Most people don’t use flower to smoke. You can vape it and make oils, tinctures, edibles, etc. It is more cost effective than buying a $75 bottle of CBD oil that is gone in no time. This is a huge step backward in my opinion, hemp is legal and people should be able to use as they please. People should be allowed to grow in their garden as well, it’s just a plant, maybe they should ban home cultivation of tomatoes and corn too. I agree, if they want to ban hemp flower because you can smoke it, they need to ban tobacco as well. If they are worried about people’s health they need to ban alcohol, sugar, processed foods, soda, energy drinks, etc because they do far more harm than the humble hemp plant. If the issue is not having a reliable test to determine if it is hemp then find one that works. I think the real issue is government control at the local level being pushed by big pharma as they only want you to take their poison, not a healthy natural remedy.

      Reply
  2. Ray on

    “North Carolina’s Bureau of Investigation is pushing for the ban, saying it is difficult for law enforcement to discern smokable hemp from marijuana.”

    This is a slippery slope because the same argument can be made about hemp vapes, gummies, cbd mints, salves, oils and capsules. I really hope the people of North Carolina don’t give up their new hemp freedom to an overzealous law enforcement lobby group.

    The North Carolina Bureau of Investigation is forgetting that hemp is no longer an illegal vegetable. They need to be more concerned about tobacco and alcohol than some veteran or cancer patient smoking hemp to help their anxiety or manage pain.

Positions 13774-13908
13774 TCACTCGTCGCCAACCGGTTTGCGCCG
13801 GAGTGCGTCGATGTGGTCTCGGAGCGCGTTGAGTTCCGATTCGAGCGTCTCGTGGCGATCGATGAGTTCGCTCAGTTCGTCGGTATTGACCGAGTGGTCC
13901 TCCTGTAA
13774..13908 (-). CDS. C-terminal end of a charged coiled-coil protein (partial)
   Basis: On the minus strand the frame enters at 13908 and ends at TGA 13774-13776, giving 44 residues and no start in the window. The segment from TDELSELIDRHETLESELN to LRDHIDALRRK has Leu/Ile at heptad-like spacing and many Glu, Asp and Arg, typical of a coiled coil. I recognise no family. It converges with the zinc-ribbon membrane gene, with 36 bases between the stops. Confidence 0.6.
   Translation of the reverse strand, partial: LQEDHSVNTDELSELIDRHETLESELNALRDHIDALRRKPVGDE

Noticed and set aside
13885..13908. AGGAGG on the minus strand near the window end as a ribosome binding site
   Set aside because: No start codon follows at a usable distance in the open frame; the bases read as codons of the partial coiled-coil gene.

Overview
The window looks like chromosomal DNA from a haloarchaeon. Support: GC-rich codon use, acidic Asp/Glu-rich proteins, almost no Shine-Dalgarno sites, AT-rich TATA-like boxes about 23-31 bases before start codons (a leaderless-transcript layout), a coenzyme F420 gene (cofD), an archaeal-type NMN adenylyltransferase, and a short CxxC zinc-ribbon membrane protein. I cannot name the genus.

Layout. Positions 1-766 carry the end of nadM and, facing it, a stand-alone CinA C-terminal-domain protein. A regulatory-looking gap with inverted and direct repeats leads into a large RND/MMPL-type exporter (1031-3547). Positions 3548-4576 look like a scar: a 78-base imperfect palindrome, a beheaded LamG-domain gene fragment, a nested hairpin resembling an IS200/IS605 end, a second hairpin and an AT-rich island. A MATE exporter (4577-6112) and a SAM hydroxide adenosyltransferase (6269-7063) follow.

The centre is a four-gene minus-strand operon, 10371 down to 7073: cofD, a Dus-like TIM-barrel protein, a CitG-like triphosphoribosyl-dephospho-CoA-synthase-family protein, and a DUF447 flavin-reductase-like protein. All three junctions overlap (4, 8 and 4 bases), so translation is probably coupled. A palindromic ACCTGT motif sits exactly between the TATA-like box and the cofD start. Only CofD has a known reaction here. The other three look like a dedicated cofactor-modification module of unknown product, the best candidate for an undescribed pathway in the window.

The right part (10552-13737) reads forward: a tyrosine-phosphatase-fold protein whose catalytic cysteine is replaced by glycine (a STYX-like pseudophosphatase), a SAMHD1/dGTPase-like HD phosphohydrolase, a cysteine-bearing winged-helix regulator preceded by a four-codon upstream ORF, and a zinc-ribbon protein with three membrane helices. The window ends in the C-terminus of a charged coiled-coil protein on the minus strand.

Reply
    • Ray on

      Christine, unfortunately law enforcement is still doing their best to keep hemp illegal because they will lose work and jobs if they can’t keep arresting people for petty marijuana charges.

      If people have the right to smoke hemp that’s less American citizens they can arrest and process through the system. The police know this, lawyers know this and corrections knows this, that’s why there is so much pushback and reefer madness.

      The police unions and agencies are as concerned about losing jobs as you are and they are much better organized.So unless you can educate North Carolinians about hemp and their American right to smoke hemp this ban will pass, the cops will get what they want and hemp will go back to being illegal.

      Reply
  3. CARL on

    NO VOTE HERE 2020 FOR SUITMEN WHO BAN HEMP~ OTHER STATES WILL PROSPER AS 1930 GROUP STILL AFFLICTS THIS STATE WITH ABC STORES..NO HEMP NO ALCOHOL EITHER MATES KILL ABC REVENUE TOO. ITS A REAL KILLER

    Reply
  4. Jason rios on

    This is B.S.! Thought North Carolina would finally see the light and hemp and cannabis production. This just furthers the point that pharmaceutical companies are lobbying hard against this, as well as law enforcement, because, Lord forbid they actually do actual law enforcement and bust pedophilia, sex trafficking , and abuse in general. We need to go to the polls come election time to elect officials that are for cannabis and hemp production for the economy well-being of this state.

    Reply

Leave a Reply

Your email address will not be published. Required fields are marked *